18. ^ "National Weather Service glossary: Flood Warning". National Weather Service. National Oceanic and Atmospheric Administration. June 25, 2009. Retrieved October 25, 2009. 
  19. ^ "National Weather Service glossary: Urban and Small Stream Flood Advisory". National Weather Service. National Oceanic and Atmospheric Administration. June 25, 2009. Retrieved October 25, 2009. 
  20. ^ a b Storm surge watch & warning to become operational in 2017 (PDF). National Hurricane Center (Report). National Oceanic and Atmospheric Administration. January 23, 2017. Retrieved August 24, 2017. 
  21. ^ "National Hurricane Center's views on the use of scales to communicate the storm surge hazard" (PDF). National Hurricane Center. National Oceanic and Atmospheric Administration. September 2012. Retrieved December 9, 2012. 
  22. ^ "National Weather Service glossary: Freezing Spray Advisory". National Weather Service. National Oceanic and Atmospheric Administration. October 14, 2010. Retrieved December 2, 2010. 
  23. ^ "National Weather Service glossary: Special Marine Warning". National Weather Service. National Oceanic and Atmospheric Administration. June 25, 2009. Retrieved October 25, 2009. 
  24. ^ a b c d e f g h i j k l m n o p "WFO NON-PRECIPITATION WEATHER PRODUCTS SPECIFICATION" (PDF). NWS Directives System. National Oceanic and Atmospheric Administration. November 18, 2011. pp. 6–7. Retrieved April 29, 2014. 
  25. ^ "National Weather Service glossary: Excessive Heat Warning". National Weather Service. National Oceanic and Atmospheric Administration. June 25, 2009. Retrieved October 25, 2009. 
  26. ^ "National Weather Service glossary: Freeze Warning". National Weather Service. National Oceanic and Atmospheric Administration. June 25, 2009. Retrieved October 25, 2009. 
  27. ^ "National Weather Service glossary: Frost Advisory". National Weather Service. National Oceanic and Atmospheric Administration. June 25, 2009. Retrieved October 25, 2009. 
  28. ^ "National Weather Service glossary: Heat Advisory". National Weather Service. National Oceanic and Atmospheric Administration. June 25, 2009. Retrieved October 25, 2009. 
  29. ^ "National Weather Service glossary: Wind Chill Warning". National Weather Service. National Oceanic and Atmospheric Administration. June 25, 2009. Retrieved October 25, 2009.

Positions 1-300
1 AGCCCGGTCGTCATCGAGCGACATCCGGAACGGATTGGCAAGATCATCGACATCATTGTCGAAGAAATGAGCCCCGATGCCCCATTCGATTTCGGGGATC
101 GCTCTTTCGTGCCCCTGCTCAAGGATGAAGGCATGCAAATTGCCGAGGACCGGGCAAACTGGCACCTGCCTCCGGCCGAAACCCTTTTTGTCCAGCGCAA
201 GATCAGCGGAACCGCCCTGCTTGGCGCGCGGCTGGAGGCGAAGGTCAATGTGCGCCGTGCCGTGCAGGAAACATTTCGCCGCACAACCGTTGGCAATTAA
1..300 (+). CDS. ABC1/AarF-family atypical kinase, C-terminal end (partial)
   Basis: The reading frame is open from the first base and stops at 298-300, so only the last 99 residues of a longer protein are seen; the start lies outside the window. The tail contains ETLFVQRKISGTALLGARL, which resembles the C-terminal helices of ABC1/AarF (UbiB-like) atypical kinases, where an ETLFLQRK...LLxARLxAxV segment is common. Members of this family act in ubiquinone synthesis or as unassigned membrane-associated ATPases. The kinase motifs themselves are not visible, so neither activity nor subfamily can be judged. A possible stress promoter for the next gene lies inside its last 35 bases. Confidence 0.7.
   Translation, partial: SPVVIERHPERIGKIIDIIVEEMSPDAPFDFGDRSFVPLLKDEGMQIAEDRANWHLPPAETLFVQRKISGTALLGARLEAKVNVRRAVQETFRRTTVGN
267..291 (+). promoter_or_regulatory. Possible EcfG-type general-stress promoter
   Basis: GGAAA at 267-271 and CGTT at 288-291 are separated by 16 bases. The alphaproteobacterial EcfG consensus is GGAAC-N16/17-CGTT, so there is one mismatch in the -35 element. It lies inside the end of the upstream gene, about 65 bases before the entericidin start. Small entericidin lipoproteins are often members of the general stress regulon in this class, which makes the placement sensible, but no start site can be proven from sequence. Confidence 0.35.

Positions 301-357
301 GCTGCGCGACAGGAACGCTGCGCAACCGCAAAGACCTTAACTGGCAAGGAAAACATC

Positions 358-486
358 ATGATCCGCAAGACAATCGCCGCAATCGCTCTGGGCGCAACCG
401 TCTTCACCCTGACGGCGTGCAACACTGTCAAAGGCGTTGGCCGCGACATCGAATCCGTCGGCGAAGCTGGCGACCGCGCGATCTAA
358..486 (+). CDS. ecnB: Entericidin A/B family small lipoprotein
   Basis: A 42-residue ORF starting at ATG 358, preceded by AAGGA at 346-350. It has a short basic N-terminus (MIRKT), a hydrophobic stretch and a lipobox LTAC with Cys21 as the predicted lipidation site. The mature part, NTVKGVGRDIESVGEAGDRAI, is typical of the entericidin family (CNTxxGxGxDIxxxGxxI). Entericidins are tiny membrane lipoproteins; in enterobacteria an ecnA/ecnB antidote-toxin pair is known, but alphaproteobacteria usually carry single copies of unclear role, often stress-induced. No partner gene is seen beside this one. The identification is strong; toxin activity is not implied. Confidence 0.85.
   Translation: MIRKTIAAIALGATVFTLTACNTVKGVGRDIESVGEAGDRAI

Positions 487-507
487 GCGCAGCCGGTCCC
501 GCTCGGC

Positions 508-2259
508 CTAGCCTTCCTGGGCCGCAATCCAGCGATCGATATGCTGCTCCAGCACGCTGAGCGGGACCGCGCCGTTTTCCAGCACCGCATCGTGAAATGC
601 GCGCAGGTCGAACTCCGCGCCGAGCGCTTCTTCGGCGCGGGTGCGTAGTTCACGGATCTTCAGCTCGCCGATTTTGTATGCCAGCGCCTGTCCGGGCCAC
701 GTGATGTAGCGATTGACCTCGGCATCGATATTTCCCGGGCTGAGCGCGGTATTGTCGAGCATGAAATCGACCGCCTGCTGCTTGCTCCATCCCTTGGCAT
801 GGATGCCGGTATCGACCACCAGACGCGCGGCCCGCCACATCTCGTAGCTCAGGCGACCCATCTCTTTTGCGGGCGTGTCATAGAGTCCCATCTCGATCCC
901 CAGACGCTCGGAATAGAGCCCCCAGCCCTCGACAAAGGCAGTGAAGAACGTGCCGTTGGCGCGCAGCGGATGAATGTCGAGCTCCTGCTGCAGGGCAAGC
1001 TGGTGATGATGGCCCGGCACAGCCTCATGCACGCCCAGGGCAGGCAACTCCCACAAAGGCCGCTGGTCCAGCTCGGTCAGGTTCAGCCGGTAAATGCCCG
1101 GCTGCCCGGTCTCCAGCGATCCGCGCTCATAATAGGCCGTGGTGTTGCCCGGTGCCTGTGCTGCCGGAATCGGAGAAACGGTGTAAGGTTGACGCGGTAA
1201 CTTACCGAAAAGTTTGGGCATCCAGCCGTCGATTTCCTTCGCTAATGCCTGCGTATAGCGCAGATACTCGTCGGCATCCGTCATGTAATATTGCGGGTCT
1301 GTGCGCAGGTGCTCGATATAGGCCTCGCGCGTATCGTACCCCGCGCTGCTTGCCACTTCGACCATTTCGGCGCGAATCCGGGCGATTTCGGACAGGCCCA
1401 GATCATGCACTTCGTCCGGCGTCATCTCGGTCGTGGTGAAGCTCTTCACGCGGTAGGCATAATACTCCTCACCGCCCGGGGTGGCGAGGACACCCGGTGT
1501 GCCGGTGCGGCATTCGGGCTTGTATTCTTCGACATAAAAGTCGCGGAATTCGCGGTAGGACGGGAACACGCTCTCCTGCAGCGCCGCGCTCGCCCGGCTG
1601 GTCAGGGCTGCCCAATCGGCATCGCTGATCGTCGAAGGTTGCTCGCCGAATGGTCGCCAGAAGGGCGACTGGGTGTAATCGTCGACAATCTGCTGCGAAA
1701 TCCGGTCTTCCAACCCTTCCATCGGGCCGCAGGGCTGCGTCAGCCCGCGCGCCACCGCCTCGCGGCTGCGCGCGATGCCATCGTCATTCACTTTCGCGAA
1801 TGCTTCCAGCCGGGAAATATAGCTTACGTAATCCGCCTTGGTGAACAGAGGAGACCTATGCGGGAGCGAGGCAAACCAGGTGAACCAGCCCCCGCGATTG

30. ^ "National Weather Service glossary: Wind Chill Advisory". National Weather Service. National Oceanic and Atmospheric Administration. June 25, 2009. Retrieved October 25, 2009. 
  31. ^ a b c d "ADDS SIGMET Help". Aviation Weather Center. National Oceanic and Atmospheric Administration. Retrieved April 29, 2014. 
  32. ^ "Washington, DC VAAC - Introduction". NOAA Satellite Information Service. National Oceanic and Atmospheric Administration. Retrieved April 29, 2014. 
  33. ^ "National Weather Service glossary: Dense Fog Advisory". National Weather Service. National Oceanic and Atmospheric Administration. June 25, 2009. Retrieved October 25, 2009. 
  34. ^ "National Weather Service glossary". National Weather Service. National Oceanic and Atmospheric Administration. June 25, 2009. Retrieved October 25, 2009. 
  35. ^ "National Weather Service glossary". National Weather Service. National Oceanic and Atmospheric Administration. June 25, 2009. Retrieved October 25, 2009. 
  36. ^ "National Weather Service glossary". National Weather Service. National Oceanic and Atmospheric Administration. June 25, 2009. Retrieved October 25, 2009. 
  37. ^ "National Weather Service glossary". National Weather Service. National Oceanic and Atmospheric Administration. June 25, 2009. Retrieved October 25, 2009. 
  38. ^ "National Weather Service glossary: Outlook". National Weather Service. National Oceanic and Atmospheric Administration. June 25, 2009. Retrieved October 25, 2009. 
  39. ^ "National Weather Service glossary: Advisory". National Weather Service. National Oceanic and Atmospheric Administration. June 25, 2009. Retrieved October 25, 2009. 
  40. ^ a b "Emergency Alert System (EAS) Event Codes/NWR Specific Area Message Encoding (NWR-SAME) Codes". National Weather Service. National Oceanic and Atmospheric Administration. October 11, 2005. Retrieved August 13, 2012. 
  41. ^ "National Weather Service glossary: Watch". National Weather Service. National Oceanic and Atmospheric Administration. June 25, 2009. Retrieved October 25, 2009. 
  42. ^ "National Weather Service glossary: Warning". National Weather Service. National Oceanic and Atmospheric Administration. June 25, 2009. Retrieved October 25, 2009. 
  43. ^ a b c d e National Hurricane Center (June 22, 2006). "Saffir–Simpson Hurricane Scale Information". National Oceanic and Atmospheric Administration. Retrieved 2007-02-25. 
Severe weather terminology in the United StatesSevere